Boku no Hero Academia (My Hero Academia) has been taking the world by storm. Once the anime ignited the flame back in 2016, the fandom has been growing ever since - and with good reason. Studio BONES were charged with the animation and while it is still on my watch list, BONES have done tremendous work with past anime projects.
What we’re here to examine is the manga, the first volume to be specific. The first chapter is an absolute bomb, full of emotion and beautiful art that sets up enough events to not overwhelm us, but not keep us in the dark either in terms of plot.
The story pretty straight forward; our young protagonist, Izuki, desires to be a hero in a world where humans have basically evolved to having some sort of quirk that grants them varying degrees of power. Izuku unfortunately has no such potential but the focus really is on the world unfolding before our eyes and how the world order has shifted. He comes into much social conflict with students and we see how dire his situation is - even after meeting his hero, the charismatic All Might, his dreams are shot down. Within chapter one though, Izuku discovers something jaw-dropping about his idle, and gains the conviction to push through to become a hero no matter what.
The second chapter does such a wonderful job of giving the lesson to temper the body and mind, having the emotional stability to take on responsibility all mixed in with quite clever writing for a shonen. It’s pretty much a lengthy but effective montage of what Izuku has to endure for about a year to even come close to achieving his dream, but we’ll have to push through to see if it’s a success.
Chapter three does a fantastic job of really showing us how harsh most people can be once they get a quirk and false sense of superiority, in addition to the stress of taking the test at U.A. to become a hero! However, we get a little shonen taste of fruits from Izuku’s hard work and labours, it ends in a mid-show stopper, but the volume isn’t over yet.
The fourth chapter leads to the conclusion of the mock exam and how gaining new abilities does not equal great results. While he did stand up heroically, he may just have to find his own way to be a hero considering how well the others performed. His mom waits eagerly for the acceptance letter and Izuku wallows in disappointment and distress. When it eventually arrives, low and behold, ALL MIGHT is on a hologram to relay a message, explaining that the metrics for acceptance are raw numbers of villains or points beaten or earned, it’s about true heroic characteristics. Izuku even manages to gain quite a following of people rallying to his heroic attitude and Uraraka, the girl who helped him at the entrance ceremony, briefly gives him much thanks. Despite all these victories, the tone of hard work and the upward battle that still lays before Izuku are done so well. It's very interesting that he has such a fantastic ability, but he needs to grow as a person to learn to control it. In other shonens, once a character gains a certain power spike, they become quite powerful for a bit and the next challenge is far in the distance. Here, it is presented much better.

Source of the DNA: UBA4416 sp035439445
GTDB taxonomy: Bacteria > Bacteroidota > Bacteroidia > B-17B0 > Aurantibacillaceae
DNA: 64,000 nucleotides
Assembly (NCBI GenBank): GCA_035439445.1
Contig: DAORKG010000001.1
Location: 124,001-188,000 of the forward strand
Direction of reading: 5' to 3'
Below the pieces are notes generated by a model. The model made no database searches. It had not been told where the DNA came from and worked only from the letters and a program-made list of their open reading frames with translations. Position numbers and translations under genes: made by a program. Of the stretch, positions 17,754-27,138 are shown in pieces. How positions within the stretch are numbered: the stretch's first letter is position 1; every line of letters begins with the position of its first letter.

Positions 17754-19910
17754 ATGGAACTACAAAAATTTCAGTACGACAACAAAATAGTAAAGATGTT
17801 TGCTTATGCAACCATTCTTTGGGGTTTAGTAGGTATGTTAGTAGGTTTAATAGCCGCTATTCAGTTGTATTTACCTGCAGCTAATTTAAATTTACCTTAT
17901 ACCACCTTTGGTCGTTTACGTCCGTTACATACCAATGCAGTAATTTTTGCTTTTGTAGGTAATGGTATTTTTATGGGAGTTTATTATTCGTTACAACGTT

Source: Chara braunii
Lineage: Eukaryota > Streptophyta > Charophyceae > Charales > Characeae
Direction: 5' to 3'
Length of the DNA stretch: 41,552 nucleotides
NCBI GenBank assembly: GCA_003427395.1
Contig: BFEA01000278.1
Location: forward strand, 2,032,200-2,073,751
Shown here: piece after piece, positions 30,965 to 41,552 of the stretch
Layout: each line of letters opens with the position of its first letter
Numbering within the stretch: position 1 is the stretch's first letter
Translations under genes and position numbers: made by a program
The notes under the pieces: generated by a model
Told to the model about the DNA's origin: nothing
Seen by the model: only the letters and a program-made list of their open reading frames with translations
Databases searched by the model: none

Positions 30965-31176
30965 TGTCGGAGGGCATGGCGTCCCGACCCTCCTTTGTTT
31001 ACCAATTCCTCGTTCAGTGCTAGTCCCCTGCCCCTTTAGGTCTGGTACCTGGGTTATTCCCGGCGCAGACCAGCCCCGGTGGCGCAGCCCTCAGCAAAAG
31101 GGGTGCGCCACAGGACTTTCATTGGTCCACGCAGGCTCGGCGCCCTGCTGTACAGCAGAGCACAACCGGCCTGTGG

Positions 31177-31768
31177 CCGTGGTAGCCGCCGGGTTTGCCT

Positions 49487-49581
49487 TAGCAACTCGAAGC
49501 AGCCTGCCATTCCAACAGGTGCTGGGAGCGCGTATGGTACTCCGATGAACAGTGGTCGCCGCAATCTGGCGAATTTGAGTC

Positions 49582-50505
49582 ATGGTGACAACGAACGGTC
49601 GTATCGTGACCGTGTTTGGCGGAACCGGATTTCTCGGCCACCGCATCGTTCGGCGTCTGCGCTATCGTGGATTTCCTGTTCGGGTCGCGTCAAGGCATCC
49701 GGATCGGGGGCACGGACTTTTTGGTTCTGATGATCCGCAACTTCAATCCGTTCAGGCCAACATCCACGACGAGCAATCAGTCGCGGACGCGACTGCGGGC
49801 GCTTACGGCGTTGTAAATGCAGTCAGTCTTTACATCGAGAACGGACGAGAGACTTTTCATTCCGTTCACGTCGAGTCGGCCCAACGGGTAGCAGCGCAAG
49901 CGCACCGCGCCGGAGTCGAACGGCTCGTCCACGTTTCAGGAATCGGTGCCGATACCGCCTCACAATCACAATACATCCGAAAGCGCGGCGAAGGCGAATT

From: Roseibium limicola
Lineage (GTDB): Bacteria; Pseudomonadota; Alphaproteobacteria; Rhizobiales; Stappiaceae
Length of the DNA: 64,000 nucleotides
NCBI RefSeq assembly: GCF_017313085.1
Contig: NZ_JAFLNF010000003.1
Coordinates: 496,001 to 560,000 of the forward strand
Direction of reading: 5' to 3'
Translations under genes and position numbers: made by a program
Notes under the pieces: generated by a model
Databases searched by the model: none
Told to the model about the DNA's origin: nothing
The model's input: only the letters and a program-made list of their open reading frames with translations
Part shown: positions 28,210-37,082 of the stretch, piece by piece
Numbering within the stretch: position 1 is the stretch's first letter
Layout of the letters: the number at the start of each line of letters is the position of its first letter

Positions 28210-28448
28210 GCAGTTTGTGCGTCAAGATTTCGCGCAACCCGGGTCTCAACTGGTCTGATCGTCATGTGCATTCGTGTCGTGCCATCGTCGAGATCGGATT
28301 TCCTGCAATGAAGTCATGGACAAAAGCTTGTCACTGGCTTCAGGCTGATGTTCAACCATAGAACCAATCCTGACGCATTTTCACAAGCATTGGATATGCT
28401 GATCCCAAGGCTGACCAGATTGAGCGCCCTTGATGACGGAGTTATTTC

We enter a heart-pounding fifth chapter as it steadily ups the steaks in creative ways. After a quick greeting and celebration with All Might, Izuku must be off to start his new life at U.A. High School to further pursue his dreams. While the regular social challenge of other students still remains, we see a very interesting sub-plot building with Kacchan, his main adversary, in the background. I strongly suspect that Kacchan is going to do the very honourable and heroic things of trying to trip up Izuku and get him expelled. We also learn that U.A. is very freestyle with its teaching due to the nature of quirks being so wild and free in and of themselves. Whilst their homeroom teacher doesn’t ring a bell of anyone exceptional, he is notoriously explained via dramatic irony for being a teacher who expels the most students on a whim. Being iron clad in his ways, the first lesson is gym class but with quirks allowed to gauge the students, and who ever scores the lowest as a twist gets expelled. How will Izuku overcome this and will Kacchan and Uraraka become factors?
The plot thickens when chapter six turns the spatula and we discover who the homeroom teacher really is and how he’s involved with U.A. High School, also what kind of creative challenges this gym period has in store for Izuku. Off the bat we see that the homeroom teacher Aizawa is trying to assess how each quirk fares in different scenarios, aka how creative can the students get with their powers. Again propping up Kacchan, we see that the power of explosive warrior-minded quirks can be diverse where as some other people show that, while their ability isn’t as diverse, their minds can correct this issue. Abruptly, Izuku is stopped from doing his one assessment by homeroom teacher Aizawa and hit with a moral lesson of being a liability despite heroic actions, and how it burdens others.
Finally, the last chapter ends on a wonderful note that is to say, not a bad cliffhanger. It concludes in a way that will leave you satisfied if you bought this as a physical manga; the best way to summarise the chapter is basically the overall plot that Boku No Hero has presented thus far - characters are explained on a very superficial level, sub-plots are presented for the immediate follow up and the type of writing we can expect is absolutely superb so far.
It's only later that I realised why I love anime and games. It's just how many ways one can express an idea.
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31 May 2018
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